Wednesday, August 30, 2017

All Generations

Recently, I met a friend who has children at the local park. Thunder rolled as we pulled up. We had nowhere to go. The library was closed. There was nowhere for two women and their three children to gather away from the thunder.

Why is this? Why are there hardly places for families? Why are there so many places where families are not welcome? Why is age mixing in gathering places so inadequately met? Why are our activities often engaging only one age group at a time?


Some Wednesdays, Beren and I go to Bridge Cafe in Frenchtown. [It is our new Boro Bean, a cafe in Hopewell that was just a couple minutes form our old house.] A group of woman elders who all do fiber arts gather. 
I sip my chai, he sips his hot chocolate, and we watch the needles move. Felting, cross stitch, knitting, crocheting. The women talk family, travel, politics, and crafts. Every Wednesday they meet.

I encourage Beren to move closer. Occasionally, we talk with the women. One gives Beren a felted cardinal.


I want to be with all generations - 
Tiny ones, I learn from the way to see the world, new and unfettered and expectant of love.
Growing ones, I learn from how you grow and meet challenges. You are learning to walk - I am in awe of you.
Children, I learn your exuberance. You meet the world with joy and determination.
Youth, I watch as you navigate the world with certainty and uncertainty. 
Peers, I walk with you.
Elders, I come to you for solace and inspiration and assistance.

All, your good years are now. I need you all.
I have so much to learn from you. It is my responsibility to mentor and be mentored, to guide and be guided, to protect your joy and be protected, and to challenge and be challenged. It is my responsibility to now when to move closer and when to step back.

Monday, August 28, 2017

Another Way

 Clamming at the shore - providing for our needs for adventure and food

A tribe is a group of people that rely on each. They could not survive without each other. They care for each others' needs and well-being (food, shelter, companionship, challenge, conversation, love, collective courage, and getting things done that one, two or three people cannot reasonably accomplish).

Recently, I thought wryly that my tribe is Jimmy's, the ice cream and burger place in the next township. There's also the Warren Glen Deli, also known as "The Emergency Ketchup Store". Also, there's the local pool. Reliable, always there. I go to these places because I enjoy them or I burnt dinner. Or, because my kid taught himself how to swim, and I could not bear a quiet mother-child trip to the river. I seek connections to other human beings. I pay for them - meals out, days at the pool. I see the owner of The Emergency Ketchup Store less than my spouse, child, and parents, but more than many of my friends.

I am troubled by this. I am exploring this loneliness of the modern age. I will be writing about this frequently. I have been working through this for the past few years. Evolving my thinking, working on myself, trying to put together community, looking to hop onto existing community trains, watching communities I have been in dissolve and change.

My frustration and loneliness never ebbed no matter what I did. "Maybe I should set something up on the calendar," I proposed to Jared. "You have your nights out, I'll have mine. Or, we take have potlucks every month." Nothing came together. "What if I'm tired, or busy, or it's raining, or sunny and I want to go swimming?" Putting another thing on the calendar seemed daunting. But, I still wondered if I should schedule something regular anyway. Maybe I should work harder.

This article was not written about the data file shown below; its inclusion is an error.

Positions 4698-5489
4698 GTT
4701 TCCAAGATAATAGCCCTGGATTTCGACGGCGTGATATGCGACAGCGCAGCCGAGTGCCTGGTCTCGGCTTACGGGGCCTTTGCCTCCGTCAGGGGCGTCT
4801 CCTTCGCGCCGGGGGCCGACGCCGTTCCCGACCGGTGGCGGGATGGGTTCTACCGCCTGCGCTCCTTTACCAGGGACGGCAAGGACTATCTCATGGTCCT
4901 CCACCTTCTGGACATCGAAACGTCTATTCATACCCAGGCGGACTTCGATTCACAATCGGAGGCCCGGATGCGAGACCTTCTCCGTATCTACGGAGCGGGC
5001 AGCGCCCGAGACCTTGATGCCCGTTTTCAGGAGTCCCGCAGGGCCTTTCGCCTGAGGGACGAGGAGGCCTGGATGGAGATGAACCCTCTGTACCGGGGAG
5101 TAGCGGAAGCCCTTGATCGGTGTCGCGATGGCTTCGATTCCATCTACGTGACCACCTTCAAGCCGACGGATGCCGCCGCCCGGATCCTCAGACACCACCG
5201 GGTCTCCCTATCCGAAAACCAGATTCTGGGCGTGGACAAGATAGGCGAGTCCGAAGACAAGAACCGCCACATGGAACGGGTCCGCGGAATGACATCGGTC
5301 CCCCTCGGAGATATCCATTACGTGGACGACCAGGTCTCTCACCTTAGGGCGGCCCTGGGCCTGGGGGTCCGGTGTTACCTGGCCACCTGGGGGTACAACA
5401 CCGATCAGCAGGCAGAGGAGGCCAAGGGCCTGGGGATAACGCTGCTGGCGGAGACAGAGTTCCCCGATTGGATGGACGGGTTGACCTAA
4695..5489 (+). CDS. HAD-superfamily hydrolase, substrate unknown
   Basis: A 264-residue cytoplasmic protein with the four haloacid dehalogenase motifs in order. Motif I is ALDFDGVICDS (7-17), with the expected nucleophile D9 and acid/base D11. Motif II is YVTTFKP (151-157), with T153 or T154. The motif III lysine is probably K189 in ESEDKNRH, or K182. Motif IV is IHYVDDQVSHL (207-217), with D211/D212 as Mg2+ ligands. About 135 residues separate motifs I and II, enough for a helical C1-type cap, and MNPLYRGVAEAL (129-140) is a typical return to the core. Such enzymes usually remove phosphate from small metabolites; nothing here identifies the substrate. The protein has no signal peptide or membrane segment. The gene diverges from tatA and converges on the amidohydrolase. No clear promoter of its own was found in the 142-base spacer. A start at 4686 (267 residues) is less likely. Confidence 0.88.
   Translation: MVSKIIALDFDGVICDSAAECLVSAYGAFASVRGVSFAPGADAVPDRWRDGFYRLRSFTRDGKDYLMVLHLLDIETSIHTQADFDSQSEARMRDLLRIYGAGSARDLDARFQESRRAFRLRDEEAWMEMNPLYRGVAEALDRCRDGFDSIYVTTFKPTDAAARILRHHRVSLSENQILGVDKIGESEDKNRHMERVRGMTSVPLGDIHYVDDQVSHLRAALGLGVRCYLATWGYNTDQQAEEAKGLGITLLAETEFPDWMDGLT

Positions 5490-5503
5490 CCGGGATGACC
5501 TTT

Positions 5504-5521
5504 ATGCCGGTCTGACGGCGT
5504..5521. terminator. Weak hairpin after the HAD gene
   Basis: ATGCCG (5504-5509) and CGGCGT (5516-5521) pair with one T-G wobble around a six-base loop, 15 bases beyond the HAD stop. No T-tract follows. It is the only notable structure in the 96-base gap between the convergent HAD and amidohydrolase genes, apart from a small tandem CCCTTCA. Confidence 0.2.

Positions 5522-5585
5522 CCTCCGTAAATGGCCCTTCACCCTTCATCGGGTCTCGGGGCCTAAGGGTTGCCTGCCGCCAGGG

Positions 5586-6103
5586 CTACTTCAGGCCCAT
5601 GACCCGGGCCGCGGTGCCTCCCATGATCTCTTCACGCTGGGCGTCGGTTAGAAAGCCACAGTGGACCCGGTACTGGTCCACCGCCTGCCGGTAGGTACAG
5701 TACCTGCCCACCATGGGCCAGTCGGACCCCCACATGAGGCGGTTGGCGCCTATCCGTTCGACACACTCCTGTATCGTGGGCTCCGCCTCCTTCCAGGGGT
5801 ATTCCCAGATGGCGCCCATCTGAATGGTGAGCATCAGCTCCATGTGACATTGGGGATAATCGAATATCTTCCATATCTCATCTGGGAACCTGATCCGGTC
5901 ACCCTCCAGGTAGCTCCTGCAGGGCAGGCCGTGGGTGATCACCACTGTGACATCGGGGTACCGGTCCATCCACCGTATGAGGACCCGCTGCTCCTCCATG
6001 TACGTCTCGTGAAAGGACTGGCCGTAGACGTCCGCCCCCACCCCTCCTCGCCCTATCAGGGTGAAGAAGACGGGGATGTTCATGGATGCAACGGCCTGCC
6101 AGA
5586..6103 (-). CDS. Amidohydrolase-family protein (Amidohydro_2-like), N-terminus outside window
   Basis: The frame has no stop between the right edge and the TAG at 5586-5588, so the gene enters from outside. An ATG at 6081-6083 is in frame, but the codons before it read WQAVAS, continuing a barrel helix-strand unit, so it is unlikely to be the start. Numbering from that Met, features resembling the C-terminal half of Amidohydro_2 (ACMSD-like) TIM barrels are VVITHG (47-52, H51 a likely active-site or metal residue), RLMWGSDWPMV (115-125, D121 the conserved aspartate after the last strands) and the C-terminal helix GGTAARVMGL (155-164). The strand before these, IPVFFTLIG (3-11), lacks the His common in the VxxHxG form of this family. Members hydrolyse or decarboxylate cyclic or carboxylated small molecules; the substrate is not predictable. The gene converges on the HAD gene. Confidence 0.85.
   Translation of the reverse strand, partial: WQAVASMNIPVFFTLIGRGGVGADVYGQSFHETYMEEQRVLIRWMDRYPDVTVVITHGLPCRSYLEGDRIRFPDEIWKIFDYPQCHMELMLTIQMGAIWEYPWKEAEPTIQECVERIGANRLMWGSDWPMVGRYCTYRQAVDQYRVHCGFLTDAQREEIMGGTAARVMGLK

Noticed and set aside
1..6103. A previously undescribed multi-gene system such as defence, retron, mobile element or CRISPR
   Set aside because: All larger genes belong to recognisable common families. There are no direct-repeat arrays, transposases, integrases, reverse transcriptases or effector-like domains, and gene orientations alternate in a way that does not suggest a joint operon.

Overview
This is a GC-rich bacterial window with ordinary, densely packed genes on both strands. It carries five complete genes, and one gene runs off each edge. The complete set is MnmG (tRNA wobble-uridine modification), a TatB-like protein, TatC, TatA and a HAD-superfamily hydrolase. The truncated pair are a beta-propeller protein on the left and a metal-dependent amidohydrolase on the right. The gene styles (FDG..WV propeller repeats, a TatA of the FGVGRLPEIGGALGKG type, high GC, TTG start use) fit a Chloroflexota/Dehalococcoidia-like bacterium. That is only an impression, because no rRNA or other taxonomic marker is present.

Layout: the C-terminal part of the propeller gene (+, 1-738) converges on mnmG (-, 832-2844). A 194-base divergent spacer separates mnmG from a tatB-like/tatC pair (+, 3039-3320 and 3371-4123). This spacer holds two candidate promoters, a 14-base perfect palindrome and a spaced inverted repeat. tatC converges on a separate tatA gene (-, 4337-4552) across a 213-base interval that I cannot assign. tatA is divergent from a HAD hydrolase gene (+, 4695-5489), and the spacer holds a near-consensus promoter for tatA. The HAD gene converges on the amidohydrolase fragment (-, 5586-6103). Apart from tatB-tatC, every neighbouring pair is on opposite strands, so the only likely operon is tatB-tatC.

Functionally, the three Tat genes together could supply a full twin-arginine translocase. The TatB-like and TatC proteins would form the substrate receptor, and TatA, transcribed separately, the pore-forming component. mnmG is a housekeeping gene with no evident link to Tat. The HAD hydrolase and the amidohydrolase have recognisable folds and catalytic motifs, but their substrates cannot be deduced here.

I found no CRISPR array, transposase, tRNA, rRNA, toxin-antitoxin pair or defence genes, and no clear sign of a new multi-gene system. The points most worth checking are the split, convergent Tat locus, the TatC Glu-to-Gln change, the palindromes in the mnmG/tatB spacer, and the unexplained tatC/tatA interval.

And, then I went to a home school park playdate with Beren. No one showed up, not for the playdate anyway.  Hundreds of Roman Catholic Polish pilgrims showed up - they used the park as resting spot. That's life, but Beren and I were discouraged each for our own reasons.

One of the keys is proximity. Real, physical proximity. Nothing takes its place. Proximity brings its own challenges and hard work. Getting along isn't easy or simple. Disagreements happen, but the entire tribe relies on harmony and humor.

Proximity is what made my childhood friendships easy. We lived in a neighborhood. The kids, all ages, got along. No one needed a car. No one had scheduled activities. In summer, only sunrise, sunset, and Ben's father's whistle that meant "dinnertime, so get home now" organized our time.

"Is Carrie home? Can she play?" I might wonder, and she showed up. We found Ben and Chris. We rode up and down the block on bikes and trikes.

I realize I am putting myself out there as one or all of the following:
An *ss

I am ok with that because this lonely modern life is not for me. I can "work on my issues". I can figure out daily practices for self-improvement and balance. Still, this disjointed world I find myself in is here. This world where I bandage my loneliness by asking my husband and child to work harder at filling the gaps, to get along better. Or, we eat out or buy a shirt. Does anyone else notice how this is not working?

It is not working. There is another way. There must be.

Some of my lately resources for questioning:
Joe Rogan's interview with Henry Rollins -
Chris Ryan's interview with Alisa Esposito of Sparkroot Farm

Saturday, August 26, 2017

Communities and Villages

My Village. My Village is too small.

Dear Family and Friends, I need you. I enjoy your company. When I see you and speak with you, you set my scrambled mind to rights. We laugh. We have fun. We cry. We heal each other. We argue. We resolve.

How can we build a village together?

I’ve been taking time to think about friendships, and I’ve felt distressed that everyone is so busy, including myself. I started off feeling upset and hurt, and my thoughts have evolved.